Google's Chrome OS may have missed its moment

By David Goldman, staff writer

NEW YORK ( -- Google has two operating systems. One is wildly successful, and the other may be dead on arrival.

Android, Google's mobile operating system, is the fastest-growing OS on the planet and is being tested out on everything from tablets to refrigerators. It even powers the new Google TV system.

Chrome OS, Google's netbook operating system, still has yet to debut and is targeting hardware that hardly anyone wants anymore.

Nevertheless, Google CEO Eric Schmidt said Monday at the Web 2.0 Summit that his company continues to work on Chrome OS, which he sees as a "very different solution" than Android.

Chrome OS -- based on the open-source Chromium OS project -- will be a Web-based operating system primarily for devices with a keyboard, Schmidt said. Android, on the other hand, is optimized for touchscreen devices.

Some analysts don't think those differences matter so much anymore.

Google (GOOG, Fortune 500) bought Android in 2005, when smartphones were rare and touchscreens almost nonexistant. Chrome OS was announced in mid-2009, at the height of the netbook craze -- before anyone knew what a tablet was. Google said the software would be ready in late 2010, a target the company still says it's comfortable with.

Now, netbooks are fading fast. Uncomfortably sandwiched between laptops and the iPad in terms of computing power, mobility and form factor, the netbook has become a device without a defining trait. The $499 iPad is not significantly more expensive than most netbooks, and many full-on laptop computers are beginning to encroach on the $300 to $400 netbook price range.

As a result, Gartner predicts netbooks will only make up 10% of notebook sales by 2014, down from 20% at the end of 2009.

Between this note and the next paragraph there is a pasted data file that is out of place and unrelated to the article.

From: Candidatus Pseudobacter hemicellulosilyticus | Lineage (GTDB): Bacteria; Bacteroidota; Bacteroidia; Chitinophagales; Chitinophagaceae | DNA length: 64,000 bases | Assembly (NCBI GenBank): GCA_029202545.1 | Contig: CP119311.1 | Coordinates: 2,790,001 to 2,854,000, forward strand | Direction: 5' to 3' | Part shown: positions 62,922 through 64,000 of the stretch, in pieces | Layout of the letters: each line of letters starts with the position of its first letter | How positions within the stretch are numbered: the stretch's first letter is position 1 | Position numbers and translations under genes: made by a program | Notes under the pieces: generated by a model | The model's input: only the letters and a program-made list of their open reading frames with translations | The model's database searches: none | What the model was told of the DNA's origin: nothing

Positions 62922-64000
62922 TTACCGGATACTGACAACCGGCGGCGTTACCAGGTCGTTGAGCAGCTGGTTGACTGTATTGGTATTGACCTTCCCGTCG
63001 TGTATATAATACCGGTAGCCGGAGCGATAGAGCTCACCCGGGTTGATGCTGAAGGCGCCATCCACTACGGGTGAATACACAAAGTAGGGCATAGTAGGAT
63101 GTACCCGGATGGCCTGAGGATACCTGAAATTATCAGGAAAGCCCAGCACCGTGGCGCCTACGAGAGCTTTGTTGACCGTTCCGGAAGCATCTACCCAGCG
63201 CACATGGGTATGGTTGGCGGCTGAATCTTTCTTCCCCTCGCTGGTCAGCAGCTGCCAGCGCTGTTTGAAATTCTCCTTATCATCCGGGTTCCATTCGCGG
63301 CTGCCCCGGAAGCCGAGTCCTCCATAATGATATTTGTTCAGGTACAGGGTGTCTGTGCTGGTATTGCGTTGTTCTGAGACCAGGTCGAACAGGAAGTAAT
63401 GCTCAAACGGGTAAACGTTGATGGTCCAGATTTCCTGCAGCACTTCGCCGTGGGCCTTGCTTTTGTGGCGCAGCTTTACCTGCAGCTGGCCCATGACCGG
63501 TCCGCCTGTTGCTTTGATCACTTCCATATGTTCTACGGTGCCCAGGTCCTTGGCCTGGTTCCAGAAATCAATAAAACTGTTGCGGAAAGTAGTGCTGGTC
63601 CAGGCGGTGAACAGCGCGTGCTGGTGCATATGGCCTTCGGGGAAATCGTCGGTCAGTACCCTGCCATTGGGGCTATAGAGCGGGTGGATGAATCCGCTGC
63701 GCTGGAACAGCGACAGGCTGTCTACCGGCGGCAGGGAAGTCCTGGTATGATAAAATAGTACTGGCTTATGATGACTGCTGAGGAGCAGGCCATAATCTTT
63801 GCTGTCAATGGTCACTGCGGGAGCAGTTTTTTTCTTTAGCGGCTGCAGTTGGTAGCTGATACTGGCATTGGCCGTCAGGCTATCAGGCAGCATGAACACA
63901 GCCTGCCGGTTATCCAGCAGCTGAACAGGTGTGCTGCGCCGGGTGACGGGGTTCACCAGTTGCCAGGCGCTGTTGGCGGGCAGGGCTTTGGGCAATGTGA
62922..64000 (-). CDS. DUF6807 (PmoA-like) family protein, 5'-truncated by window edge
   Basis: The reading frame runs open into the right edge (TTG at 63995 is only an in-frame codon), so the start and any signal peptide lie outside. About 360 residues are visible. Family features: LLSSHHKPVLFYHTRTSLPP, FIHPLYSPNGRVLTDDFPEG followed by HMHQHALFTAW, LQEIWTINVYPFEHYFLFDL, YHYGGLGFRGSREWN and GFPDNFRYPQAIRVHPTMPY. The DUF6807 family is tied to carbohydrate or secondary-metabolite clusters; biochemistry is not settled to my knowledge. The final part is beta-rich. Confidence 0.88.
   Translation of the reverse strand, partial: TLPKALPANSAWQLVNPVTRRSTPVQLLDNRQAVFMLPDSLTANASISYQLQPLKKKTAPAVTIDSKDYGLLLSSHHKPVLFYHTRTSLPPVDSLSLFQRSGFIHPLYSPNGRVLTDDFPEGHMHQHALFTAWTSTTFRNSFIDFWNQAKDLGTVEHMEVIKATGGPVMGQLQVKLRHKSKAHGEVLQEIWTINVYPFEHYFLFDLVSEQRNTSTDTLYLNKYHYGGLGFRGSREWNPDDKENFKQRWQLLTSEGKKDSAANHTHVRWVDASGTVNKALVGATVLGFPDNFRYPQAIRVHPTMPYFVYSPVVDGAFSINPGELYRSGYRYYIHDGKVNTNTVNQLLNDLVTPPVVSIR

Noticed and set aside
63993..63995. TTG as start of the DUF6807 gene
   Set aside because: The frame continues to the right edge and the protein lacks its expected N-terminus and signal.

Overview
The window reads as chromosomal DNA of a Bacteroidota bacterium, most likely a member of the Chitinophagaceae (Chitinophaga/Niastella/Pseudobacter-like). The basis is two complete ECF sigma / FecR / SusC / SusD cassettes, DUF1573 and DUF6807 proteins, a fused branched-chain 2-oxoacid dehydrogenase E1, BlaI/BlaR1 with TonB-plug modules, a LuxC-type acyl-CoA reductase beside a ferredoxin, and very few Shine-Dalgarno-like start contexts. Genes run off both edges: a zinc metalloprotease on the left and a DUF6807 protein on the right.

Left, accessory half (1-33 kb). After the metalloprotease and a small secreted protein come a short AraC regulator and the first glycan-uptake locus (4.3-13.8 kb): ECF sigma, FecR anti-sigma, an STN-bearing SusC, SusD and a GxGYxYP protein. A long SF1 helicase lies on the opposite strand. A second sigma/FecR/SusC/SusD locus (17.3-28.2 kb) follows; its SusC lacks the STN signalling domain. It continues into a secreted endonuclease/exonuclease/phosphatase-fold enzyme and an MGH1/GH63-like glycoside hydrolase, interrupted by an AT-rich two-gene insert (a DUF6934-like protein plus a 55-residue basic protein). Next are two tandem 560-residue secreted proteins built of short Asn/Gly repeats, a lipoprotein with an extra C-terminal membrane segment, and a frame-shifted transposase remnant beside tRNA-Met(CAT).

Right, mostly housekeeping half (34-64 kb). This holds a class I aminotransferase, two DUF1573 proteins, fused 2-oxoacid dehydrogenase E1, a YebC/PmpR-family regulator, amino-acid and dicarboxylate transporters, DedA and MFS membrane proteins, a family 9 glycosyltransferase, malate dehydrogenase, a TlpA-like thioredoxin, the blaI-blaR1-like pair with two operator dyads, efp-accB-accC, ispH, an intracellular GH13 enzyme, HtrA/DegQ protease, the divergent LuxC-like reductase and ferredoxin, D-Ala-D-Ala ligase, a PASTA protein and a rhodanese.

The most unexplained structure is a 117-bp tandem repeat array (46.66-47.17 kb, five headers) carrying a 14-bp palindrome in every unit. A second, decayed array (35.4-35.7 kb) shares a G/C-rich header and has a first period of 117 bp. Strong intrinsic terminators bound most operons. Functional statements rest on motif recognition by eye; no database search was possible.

At the same time, tablets and smartphones are growing ever more similar -- and the browser is becoming the application that binds all connected devices together.

"There will be a place for Chrome OS in the short term, but in the long term, there's enough overlap between Chrome OS and Android that Google will need to combine them," said Ray Valdes, analyst at Gartner.

Chrome OS is unique, because it puts the emphasis on the browser. In fact, that's essentially what it is -- an operating system that makes use of Web-based applications rather than downloaded software. It builds atop Google's Chrome browser, which is steadily gaining market share.

Android does the opposite: It has more than 100,000 apps in its marketplace, which users download and store directly on their device.

But the line between standalone applications and Web apps is about to get blurrier. Right now, mobile developers need to create custom code for every platform they want to target -- which often means Apple's (AAPL, Fortune 500) iOS and Android, plus perhaps RIM's (RIMM) BlackBerry OS, Nokia's (NOK) Symbian and MeeGo and Microsoft's (MSFT, Fortune 500) new Windows Phone 7.

HTML 5, an emerging standard, lets developers build rich application functionality straight into Web applications.

"Writing apps to a third or fourth platform is a big challenge for mobile developers," said Al Hilwa, analyst at IDC. "HTML is going to a big part of the solution. We'll start to see more Web apps and a decline in downloaded apps in the near future."

Those trends suggest Google would be better off focusing on a single operating system, one that can scale from smartphones to larger devices.

Still, Google says it is going forward with its plan to put Chrome OS on netbooks -- and that the software is coming soon.

The company would not comment on the exact timing of its Chrome OS release. In his Web 2.0 talk, Schmidt said it is "coming out in the next few months."

A company spokesman later added: "We are very happy with the progress of Google Chrome OS and we'll have more details to share later this year."

But a source with knowledge of Google's pipeline said a product would be unveiled before the end of 2010.  To top of page

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